(A Dictionary of Filipino Slang Words & Idioms)
Banig. The woven mat where most Filipinos sleep on. My grandfather used to lay out a banig in the living room when he thought it was about time that my aunt’s suitor had to leave—six pm—when the sun went down.
To my impressionable young mind back in the ‘80s, Filipino movies were corny. Don’t get me wrong, a lot of the Filipino obra movies were made in the 1980’s. But of course, being a child then, I can only see the fluff movies. Most of these 1970’s-80’s movies I also see only in tv, not in the moviehouse.
Courtship scenes were, of course, iconic to Pinoy movies (Along with dancing on the beach scenes). Young boy, together with his friends, troop to the fair maiden’s house in the evening to hang out. Young boy and fair maiden make googoo eyes at each other as strict father or mother hover in the background.
Young men serenading a maiden late at night, and these men being doused with liquid stuff from the bed pan (whatever it contains) by the parents is more iconic of ‘60s movies, at least in my head.
What struck me in these '70s to ‘80s movies is that when the night is drawing late, the parent/s have a weird gesture to make the young men leave.
They pull out the sleeping mat (“banig”) to the living room, bring out the pillow and bedsheet and feign preparing to sleep on the living room floor. This is even if they don’t really sleep there and have their own bedroom.
It was the signal that the night is over, thank you, so you can up and bring your butts home, you’re welcome, goodnight.
Cue from the fair maiden: “You should go home now. Father has laid out the banig on the living room floor, getting ready to sleep.”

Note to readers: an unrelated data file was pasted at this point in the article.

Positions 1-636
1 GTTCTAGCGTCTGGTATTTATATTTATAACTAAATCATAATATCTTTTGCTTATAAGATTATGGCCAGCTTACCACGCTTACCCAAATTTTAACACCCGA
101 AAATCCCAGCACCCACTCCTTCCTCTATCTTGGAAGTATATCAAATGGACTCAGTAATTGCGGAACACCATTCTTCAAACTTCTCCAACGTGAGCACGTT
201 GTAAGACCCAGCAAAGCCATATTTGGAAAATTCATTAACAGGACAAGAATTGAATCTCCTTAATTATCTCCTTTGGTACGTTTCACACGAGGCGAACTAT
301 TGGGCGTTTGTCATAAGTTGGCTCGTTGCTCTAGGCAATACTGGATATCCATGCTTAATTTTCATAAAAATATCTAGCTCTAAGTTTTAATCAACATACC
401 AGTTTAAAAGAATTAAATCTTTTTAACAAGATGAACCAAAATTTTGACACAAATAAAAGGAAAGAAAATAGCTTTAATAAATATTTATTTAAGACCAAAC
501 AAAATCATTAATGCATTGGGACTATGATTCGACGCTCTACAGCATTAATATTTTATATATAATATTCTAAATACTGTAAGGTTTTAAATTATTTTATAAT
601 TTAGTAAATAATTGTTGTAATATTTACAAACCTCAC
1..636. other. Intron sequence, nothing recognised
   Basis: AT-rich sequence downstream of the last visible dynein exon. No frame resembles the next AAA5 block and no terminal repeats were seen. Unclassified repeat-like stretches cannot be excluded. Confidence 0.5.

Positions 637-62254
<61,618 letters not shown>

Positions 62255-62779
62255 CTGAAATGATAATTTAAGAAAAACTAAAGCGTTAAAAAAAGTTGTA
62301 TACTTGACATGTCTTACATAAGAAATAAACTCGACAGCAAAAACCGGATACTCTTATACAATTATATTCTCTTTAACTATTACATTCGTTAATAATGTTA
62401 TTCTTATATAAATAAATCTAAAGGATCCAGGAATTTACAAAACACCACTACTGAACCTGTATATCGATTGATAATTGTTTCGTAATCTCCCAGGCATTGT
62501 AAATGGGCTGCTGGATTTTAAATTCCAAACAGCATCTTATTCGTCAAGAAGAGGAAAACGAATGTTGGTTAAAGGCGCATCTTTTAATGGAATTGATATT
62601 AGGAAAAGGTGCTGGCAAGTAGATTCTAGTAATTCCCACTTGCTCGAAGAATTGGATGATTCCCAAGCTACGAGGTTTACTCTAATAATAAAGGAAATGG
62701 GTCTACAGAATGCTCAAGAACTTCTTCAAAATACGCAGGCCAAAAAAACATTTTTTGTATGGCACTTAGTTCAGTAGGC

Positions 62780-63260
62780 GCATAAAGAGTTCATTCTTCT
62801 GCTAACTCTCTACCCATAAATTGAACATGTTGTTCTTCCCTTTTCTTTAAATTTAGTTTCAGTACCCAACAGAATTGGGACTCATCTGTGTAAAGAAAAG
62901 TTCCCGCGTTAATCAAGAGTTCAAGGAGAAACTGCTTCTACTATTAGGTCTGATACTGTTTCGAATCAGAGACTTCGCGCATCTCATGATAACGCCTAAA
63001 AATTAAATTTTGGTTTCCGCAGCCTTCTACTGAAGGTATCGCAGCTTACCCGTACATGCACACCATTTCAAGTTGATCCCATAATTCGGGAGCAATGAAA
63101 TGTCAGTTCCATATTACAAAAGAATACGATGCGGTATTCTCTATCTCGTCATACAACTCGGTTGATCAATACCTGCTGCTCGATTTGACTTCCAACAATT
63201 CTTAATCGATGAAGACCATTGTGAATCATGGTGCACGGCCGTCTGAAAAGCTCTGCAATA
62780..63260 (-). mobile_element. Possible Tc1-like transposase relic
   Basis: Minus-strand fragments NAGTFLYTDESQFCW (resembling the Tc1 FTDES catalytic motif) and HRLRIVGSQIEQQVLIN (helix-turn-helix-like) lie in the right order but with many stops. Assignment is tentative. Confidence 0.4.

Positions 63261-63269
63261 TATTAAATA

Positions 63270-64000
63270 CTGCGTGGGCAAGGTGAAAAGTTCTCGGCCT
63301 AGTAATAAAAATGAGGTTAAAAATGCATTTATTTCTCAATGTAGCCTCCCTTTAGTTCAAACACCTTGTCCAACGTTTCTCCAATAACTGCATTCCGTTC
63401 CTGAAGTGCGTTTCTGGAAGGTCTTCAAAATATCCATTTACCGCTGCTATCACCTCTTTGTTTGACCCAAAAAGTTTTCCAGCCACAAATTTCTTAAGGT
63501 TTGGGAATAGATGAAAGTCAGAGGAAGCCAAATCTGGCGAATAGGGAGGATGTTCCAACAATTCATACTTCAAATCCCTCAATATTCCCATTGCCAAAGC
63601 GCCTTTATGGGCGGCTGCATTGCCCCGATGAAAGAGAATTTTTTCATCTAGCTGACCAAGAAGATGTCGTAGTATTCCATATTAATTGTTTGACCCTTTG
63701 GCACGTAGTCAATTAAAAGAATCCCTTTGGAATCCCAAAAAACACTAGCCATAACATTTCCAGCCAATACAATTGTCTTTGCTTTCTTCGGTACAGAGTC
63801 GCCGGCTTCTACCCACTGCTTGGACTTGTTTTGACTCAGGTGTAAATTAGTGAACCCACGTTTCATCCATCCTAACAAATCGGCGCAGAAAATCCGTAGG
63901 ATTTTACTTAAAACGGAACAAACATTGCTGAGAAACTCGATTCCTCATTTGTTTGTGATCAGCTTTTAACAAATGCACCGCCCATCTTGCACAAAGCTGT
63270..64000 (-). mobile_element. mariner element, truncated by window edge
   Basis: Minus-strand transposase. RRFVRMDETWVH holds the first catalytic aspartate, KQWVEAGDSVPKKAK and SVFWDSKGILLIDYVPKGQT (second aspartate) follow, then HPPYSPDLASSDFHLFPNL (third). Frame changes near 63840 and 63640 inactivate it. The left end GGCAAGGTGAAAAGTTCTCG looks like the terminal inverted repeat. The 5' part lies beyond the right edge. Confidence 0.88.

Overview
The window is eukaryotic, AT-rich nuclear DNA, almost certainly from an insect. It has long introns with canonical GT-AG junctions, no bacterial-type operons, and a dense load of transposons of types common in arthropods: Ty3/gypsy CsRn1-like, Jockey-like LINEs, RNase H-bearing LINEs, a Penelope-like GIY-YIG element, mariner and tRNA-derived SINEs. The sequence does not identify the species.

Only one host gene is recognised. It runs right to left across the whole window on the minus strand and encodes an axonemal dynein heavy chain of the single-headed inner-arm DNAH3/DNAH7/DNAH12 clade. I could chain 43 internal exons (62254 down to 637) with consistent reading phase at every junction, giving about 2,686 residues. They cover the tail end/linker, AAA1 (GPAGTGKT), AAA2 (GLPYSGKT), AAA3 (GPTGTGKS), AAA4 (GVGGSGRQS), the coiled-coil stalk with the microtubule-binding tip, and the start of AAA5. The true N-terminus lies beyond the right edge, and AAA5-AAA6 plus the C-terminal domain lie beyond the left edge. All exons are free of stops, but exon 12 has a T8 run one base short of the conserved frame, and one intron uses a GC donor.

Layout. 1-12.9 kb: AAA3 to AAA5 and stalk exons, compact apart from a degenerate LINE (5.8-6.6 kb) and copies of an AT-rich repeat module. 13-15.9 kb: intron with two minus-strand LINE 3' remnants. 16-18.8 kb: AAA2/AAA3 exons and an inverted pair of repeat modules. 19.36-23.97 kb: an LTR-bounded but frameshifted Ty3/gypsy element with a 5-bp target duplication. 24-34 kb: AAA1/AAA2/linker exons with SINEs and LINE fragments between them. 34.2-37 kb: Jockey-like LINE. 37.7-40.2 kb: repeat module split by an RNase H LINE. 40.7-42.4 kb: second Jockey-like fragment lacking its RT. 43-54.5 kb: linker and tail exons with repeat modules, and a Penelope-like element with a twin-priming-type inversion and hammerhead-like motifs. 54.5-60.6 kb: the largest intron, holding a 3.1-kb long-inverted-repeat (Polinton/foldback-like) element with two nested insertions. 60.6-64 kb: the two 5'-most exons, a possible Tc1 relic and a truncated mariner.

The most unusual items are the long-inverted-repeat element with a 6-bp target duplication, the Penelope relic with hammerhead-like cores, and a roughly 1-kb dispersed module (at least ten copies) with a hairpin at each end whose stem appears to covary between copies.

This is a very Filipino way of being unable to directly ask for anything, especially from visitors. They always imply, but never ask, as they feel it is rude to ask. It also mixes a Pinoy parent’s protectiveness for their daughters.
I guess parents don’t bring out the sleeping mats anymore, unless they really do sleep on the living floor.
- - -
Fast forward to 2008. Kids are crazy over instant messaging over the net. They can go forever (ahem, like adults), even until sun-up, if parents don’t monitor internet use.
It was past 12 year old’s bedtime and he was still chuckling at the messages popping up in his IM.
As always, humor or diplomacy should be put to good use to remind our young people of their right conduct.
To my son, Ahem…
To me, from son : *Ignore*
Past bedtime, you know…
Can you please IM your friend, "my mom said 'You should go home now…
'My mom has laid out the banig on the living room floor…
'… Getting ready to sleep…' "
And I laugh myself silly at my dorkness, since 12 year old obviously doesn’t get what I’m talking about.
Generation gap joke.
It’s my silly laughing that makes him rush the pc shutdown and he runs for cover.
Old lady might share what she’s laughing at.